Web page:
Co-Writing: Well, this is awkward…

 

Stop right there! It doesn’t have to be.
Co-writing with someone for the first time can feel a lot like undressing in front of a stranger you just met. Writing, for most of us, is a very personal experience. Most of us started writing nervously in rooms by ourselves diving into our emotions and trying to find a way to pull a song out of it. However, co-writing feels completely different. Everyone is coming into it with anticipation and nervous energies but ultimately, expectations. Expectations that together we will make something better than we could alone. And with that expectation, comes the possibility for disappointment. So here are some helpful tips we have found to avoid that disappointment, and to make your co-writes a more enjoyable experience for all.
  1. The ice breaker.
As awkward as it may feel, take a few minutes before your session to get to know each other. Don’t be strictly musical during this phase. Ask where your co-writer is from, where they went to school, what TV show they like, whatever feels natural. Have the same small talk you would with anyone, because you’re a human. The human interaction and connection that happens before a session is vital, and oftentimes transitions seamlessly into a discussion on what the song is about. Don’t skip the small talk!
  1. Know your roles, and if you don’t – find out.
Everyone has strengths and weaknesses. Sure there are some freak of nature writers out there that are good at everything, but most of us tend to have specific strengths within the songwriting craft. I like to break it down into three components: lyrics, melody, and harmony. Lyrics make up the actual content of the song. Melody is the hook or melodies being sung throughout the song. Harmony is the arrangement of the song including chord selection, structure, etc. Take some time and get to know your other writer. It will help you to find a starting point for the song. If you are with someone who is really strong with harmony and you are great with melody, both of you sitting with a pen and paper trying to come up with lyrics is not going to be the best way to start off your session. Play to your strengths, do what feels natural, and have fun with it.
  1. You will have stupid ideas, and that’s 100% fine.
Sometimes we get so scared our co-writer might think out idea is bad that we freeze on the inside and don’t share anything. Nothing will make a writing session go south faster than insecurity. Own your stupid idea. Personally, I’m a melody guy. I’ll often come up with what I think is a strong melody but the first words I think of may be terrible. Sure I could be insecure about it and not contribute anything, or I could communicate exactly how I feel. “I know these words suck, but what do you think about this melody?” Now that I have put the idea out there, it gives my co-writer on opportunity to work with it and make it better. They very well may have better lyrics but no melody to put it to. Team work makes the dream work, and insecurity makes the dream die.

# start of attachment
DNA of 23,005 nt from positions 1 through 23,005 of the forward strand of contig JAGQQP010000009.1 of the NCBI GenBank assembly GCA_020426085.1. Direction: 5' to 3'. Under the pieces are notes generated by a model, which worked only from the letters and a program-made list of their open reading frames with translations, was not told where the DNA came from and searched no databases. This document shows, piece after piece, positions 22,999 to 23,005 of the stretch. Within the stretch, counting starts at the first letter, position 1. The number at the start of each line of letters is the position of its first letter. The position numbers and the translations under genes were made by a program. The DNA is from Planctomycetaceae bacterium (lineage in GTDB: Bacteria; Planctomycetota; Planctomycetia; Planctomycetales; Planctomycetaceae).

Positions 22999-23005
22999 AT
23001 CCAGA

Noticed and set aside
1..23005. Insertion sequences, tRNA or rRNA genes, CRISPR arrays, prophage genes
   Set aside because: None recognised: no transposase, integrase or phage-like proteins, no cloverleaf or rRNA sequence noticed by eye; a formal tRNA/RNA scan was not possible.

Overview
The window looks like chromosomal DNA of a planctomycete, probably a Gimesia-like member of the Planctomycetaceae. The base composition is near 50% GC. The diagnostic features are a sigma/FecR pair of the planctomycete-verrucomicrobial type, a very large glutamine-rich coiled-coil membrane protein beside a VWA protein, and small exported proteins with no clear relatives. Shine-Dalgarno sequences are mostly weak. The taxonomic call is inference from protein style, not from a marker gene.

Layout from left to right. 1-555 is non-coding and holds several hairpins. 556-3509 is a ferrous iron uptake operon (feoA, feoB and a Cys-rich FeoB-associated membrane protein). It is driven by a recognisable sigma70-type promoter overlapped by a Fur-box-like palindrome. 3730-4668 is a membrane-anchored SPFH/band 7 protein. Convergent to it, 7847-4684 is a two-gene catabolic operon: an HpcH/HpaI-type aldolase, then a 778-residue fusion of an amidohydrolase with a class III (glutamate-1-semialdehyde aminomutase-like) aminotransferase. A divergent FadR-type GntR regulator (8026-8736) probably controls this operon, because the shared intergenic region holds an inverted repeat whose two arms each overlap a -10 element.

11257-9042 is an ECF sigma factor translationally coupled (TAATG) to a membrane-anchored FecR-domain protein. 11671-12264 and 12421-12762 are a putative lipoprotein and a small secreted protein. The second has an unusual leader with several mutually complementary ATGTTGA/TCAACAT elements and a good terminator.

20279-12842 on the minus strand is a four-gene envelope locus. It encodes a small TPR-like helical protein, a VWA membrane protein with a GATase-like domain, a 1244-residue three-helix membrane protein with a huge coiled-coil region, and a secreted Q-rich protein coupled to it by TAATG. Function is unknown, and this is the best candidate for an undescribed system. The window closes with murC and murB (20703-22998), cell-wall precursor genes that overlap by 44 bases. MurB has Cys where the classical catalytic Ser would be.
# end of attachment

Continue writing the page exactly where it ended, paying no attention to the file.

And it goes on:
1. You will not write a #1 hit every time. 
Actually, you won’t even write a hit most times. That does not mean you should stop co-writing and give up all together because your first song didn’t chart. It takes most charted songwriters YEARS of writing (awkward co-writes included) before they have their first placement. However, each write they finish makes them a stronger writer. There is something to learn from every co-writer you work with, just like there is something to learn from every person you encounter. You may not write a hit every time, or for a long time, but keep putting in the work and your career will move in the direction you want it to.
  1. Follow up.
Remember that co-write you did a few months ago that went surprisingly great and you both loved the end product? Chances are the other person feels the same way too! Reach out and set up an additional writing session and make it a regular thing. The more songs you write, the better at the craft you get. Let your co-writers know you enjoyed writing with them. That little bit of encouragement could mean the world to someone when they are battling their own personal demons. The best way to get more opportunities is to always follow up.
Hopefully some of these tips will help you when you venture into your next co-write. Remember, co-writing is a fantastic thing and it should be fun! When two creators come together to make greater art the possibilities are limitless!
So go, write, and be merry!
Keep Creating
Thomas Daniel
Project Manager / Songwriter
SongwritingTeam.com
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